In-fact if anything, your only real objective level-by-level is to get to the boss and kill it. If that means simply running by the hoards of insectoid minions you're bored of killing then so be it - as long as there's a data post on the way to recharge your T-ENG then there's little reason not to. For all the detailed model design and pretty snowy environments, Lost Planet doesn't do much to really drag the player into the world. I cared about as much for Wayne, the protagonist you play as, by the end of the game as I did before I knew who he was, and, for that matter, could recall about the same amount of story-line as I read from the back of the box.
Speaking of story, Capcom have decided to go for the old "humans trying to colonise an alien world" chestnut. The resident inhabitants, the aforementioned giant insects called the Akrid, are proving to be unwelcoming hosts. Foolishly they killed Wayne's father, an event which actually takes place in the first playable mission, and now he's set on revenge. Specifically he's going after a giant bug nicknamed Green Eye. As the game moves on this intent is over-shadowed by a much more important objective.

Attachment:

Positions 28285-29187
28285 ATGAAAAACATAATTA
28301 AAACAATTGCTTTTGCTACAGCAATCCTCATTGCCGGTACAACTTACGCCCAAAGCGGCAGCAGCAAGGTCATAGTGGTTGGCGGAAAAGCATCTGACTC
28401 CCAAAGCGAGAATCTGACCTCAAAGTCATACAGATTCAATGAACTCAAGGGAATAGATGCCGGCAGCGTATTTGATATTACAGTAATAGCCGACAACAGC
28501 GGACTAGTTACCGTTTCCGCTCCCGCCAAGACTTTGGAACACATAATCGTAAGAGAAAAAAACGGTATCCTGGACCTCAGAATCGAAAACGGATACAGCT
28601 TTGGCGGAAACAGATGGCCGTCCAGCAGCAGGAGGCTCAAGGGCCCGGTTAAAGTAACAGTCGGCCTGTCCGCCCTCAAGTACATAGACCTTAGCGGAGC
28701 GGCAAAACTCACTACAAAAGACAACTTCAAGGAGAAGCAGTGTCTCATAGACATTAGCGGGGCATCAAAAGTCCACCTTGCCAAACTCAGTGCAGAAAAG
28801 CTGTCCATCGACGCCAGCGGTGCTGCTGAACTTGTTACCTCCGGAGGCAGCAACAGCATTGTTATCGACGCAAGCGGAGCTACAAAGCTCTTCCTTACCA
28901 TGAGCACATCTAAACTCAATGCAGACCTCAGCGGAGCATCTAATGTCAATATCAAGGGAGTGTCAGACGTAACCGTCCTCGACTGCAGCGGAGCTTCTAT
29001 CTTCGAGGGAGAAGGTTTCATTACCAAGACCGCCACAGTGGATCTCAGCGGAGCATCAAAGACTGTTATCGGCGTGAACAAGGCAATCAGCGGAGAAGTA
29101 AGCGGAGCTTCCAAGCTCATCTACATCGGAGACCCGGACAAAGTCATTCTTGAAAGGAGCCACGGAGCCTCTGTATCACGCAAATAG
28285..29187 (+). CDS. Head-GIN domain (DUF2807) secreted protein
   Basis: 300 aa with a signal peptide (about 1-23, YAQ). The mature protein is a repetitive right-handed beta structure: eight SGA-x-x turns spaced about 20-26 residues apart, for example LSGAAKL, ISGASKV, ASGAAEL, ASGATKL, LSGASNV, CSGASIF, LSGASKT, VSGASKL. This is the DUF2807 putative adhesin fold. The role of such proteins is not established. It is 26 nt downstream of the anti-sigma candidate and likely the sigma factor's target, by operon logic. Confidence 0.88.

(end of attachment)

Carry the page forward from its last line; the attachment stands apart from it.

Graphics wise Lost Planet receives a firm pat on the back. The game has a distinctly rich next-gen feel and the character models are realistically graceful. Environments are vast, beautiful and detailed. The misty snowy plains look great in the variety of natural light which they are presented, particularly during sunset. Shadows, explosions, and flame all look above the grade, and the structural and textured detail which has been painted into the game is commendable.
Split-screen multiplayer is another ominously absent guest from the Lost Planet party; instead we're offered only play over Xbox Live where it doesn't really stand up to the likes of Gears of War anyway. But there is at least an array of multiplayer options, particularly in the Colonies Edition which features the addition of a Human vs. Akrid mode. It's interesting that in such a short time Capcom saw to build the playability of aliens into the game engine, one might suspect this was in-fact a planned feature dropped from the first release of the game. Either way, it's rather nice.
One very welcome addition in Colonies Edition is Trial Battle mode in which you get to play through the game's bosses and are rewarded with weapons based on your performance. Other extras include new multiplayer-only weapons such as the flamethrower, which blazes quite gloriously in Capcom's pretty game engine; and there is a new selection of multiplayer maps.
This is one just for the blasting fans though, game objectives are clear at all times and there's no "pesky" things like immersive storyline or challenging puzzles to "get in the way" of mowing down enemies. Bizarrely enough, Colonies Edition is incompatible with the original game in online play so you can only play with other purchasers of the re-release; make what you will of that. Lost Planet is far from a gaming classic, but at the new budget price for the shooter addict it's worth picking up, especially considering this game is only half a year old.